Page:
The importance of rhythm and rhyme for early language and brain development.

Updated: Jun 24




“Rhythmic language is very important for developing the brain's processing system for speech when you’re a baby and a young child.” (Professor Usha Goswami, Director for Neuroscience in Education, St John’s College Cambridge)

The most important thing to remember here is that the best stories/poems for early language and brain development are those that have:

rhythm

rhyme

And are read out loud.


Children really engage with books that have rhythm and rhyme and their ability to retain, retell and eventually read them, because of this, is quite incredible. In my experience of both teaching young children and reading to my own children: these are the books that really help develop a love of reading.


If you want to find out more, this radio 4 programme is great: https://www.bbc.co.uk/programmes/b0blhfpn


Anyway, here are our top reads that use rhythm and rhyme.


We hope you love them as much as we do!


Just so you know: in the book suggestions below, we are an Amazon Associate and we earn a small percentage of any purchases made.


Skimbleshanks by T.S. Elliot

(Also, Macavity by T.S Elliot, Mister Mistoffelees by T.S Elliot)



I have put this one first as it is my absolute favourite and a classic. The story of a railway cat,who is in charge of all the passengers on a sleeper train.


First published in 1939 but still as engaging and entertaining as ever.


"There’s a whisper down the line at 11:39
When the night mail’s ready to depart,
Saying Skimble where is Skimble?
Has he gone to hunt the thimble?
We must find him or the train can’t start.”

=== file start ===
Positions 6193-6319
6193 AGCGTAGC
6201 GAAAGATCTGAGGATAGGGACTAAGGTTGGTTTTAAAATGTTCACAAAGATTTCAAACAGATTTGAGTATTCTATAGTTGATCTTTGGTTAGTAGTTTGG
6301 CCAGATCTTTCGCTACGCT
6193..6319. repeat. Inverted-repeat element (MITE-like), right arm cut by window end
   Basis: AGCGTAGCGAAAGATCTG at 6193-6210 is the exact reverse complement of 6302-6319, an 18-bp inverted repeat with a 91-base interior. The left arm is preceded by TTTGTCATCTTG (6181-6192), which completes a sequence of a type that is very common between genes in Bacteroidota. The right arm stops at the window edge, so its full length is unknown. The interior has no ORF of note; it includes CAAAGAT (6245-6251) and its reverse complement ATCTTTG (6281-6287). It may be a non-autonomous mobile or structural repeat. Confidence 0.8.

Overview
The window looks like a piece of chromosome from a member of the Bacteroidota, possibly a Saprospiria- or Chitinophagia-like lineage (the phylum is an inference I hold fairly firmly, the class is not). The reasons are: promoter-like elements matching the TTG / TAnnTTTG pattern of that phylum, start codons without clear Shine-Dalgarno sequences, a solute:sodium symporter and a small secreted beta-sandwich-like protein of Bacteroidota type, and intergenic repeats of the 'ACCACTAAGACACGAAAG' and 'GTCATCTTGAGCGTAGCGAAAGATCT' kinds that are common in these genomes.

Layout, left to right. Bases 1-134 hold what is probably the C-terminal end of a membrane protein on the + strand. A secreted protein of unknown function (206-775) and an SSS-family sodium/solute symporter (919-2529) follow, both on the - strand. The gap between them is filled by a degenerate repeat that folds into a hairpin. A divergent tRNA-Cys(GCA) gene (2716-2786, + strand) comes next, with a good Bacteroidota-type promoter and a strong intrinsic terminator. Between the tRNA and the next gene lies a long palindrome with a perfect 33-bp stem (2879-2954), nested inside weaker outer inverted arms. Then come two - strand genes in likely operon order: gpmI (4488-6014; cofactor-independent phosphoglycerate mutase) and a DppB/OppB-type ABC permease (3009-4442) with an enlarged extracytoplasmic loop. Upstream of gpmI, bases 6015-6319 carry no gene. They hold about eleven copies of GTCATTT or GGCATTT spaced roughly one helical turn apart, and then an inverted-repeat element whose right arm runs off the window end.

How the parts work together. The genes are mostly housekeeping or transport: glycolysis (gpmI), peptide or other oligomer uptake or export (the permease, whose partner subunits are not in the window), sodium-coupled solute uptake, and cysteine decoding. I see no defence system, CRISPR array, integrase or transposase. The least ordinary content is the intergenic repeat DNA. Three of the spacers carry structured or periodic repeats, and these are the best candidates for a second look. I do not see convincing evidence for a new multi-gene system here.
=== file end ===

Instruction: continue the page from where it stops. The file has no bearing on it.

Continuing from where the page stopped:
T.S. Elliot’s cat poems have recently been republished by Faber with incredible illustrations from Arthur Robins which really bring the story to life.


If you are local to Haslemere, on Saturday 22nd June, Arthur Robins is coming to Haslemere Bookshop and is signing copies. I can’t recommend this book shop enough. https://www.facebook.com/HaslemereBookshop


Sunk by Rob Biddulph



A story about a penguin that dresses up as a pirate and ends up on his very own pirate adventure. Invovling a shipwrecked pirate and a long lost galleon.

“But wait. A flag, a mast, a deck..
Well blow me down a sunken wreck!”

Beautiful illustrations, rhyming couplets and can be read to tiny little ones. So much fun and it will really get them engaged.


Kevin by Rob Biddulph is also fab.



Each Peach Pear Plum by Janet and Allan Ahlberg



A great read for even the youngest of readers:


Each Peach Pear Plum
I spy Tom Thumb
Tom Thumb in the cupboard
I spy Mother Hubbard

Really simple, drawing on lots of famous nursery rhyme characters. A quick read.



Green Eggs and Ham by Dr Zeuss



Another classic, about a character called Sam I am who is trying to persuade his friend to try green eggs and ham. In the end, Sam i am succeeds in persuading his friend to try them and it turns out that he loves green eggs and ham!!


Children love the repetition of this story and the many different (ridiculous) locations that are suggested for eating green eggs and ham!


This is my 2 year old's favourite book and she is usually in uncontrollable giggles by the end of it. Enjoy.


Oi Frog by Kes Grey and Jim Field



Packed to the brim with nonsense rhymes, this fantastic rhyming story will have even the youngest of children in giggles. Hares sit on chairs, cats sit on mats and mules sit on stools, goats sit on coats,but Frog does not want to sit on a log!


Very simple, with fantastic illustrations.


Room on the Broom by Julia Donadlson



I had to finish with a Julia Donaldson number, after all she is the queen of rhyming children’s story books!


The story of a witch who loses her hat whilst out flying on her broomstick. Each time she looks for her hat she picks up another animal to add to her broomstick. The story has great repetitive language.


“The witch tapped her broomstick and whoosh they were gone,”

Great for getting your little ones to join in with.

But what happens when her broomstick becomes overloaded and snaps?


“I am a dragon as mean as can be
And I am planning to have witch and chips for my tea!”

Nursery rhymes are obviously also fantastic for rhythm and rhyme and are (usually) shorter, so easier for children to remember.


About Edvanced:


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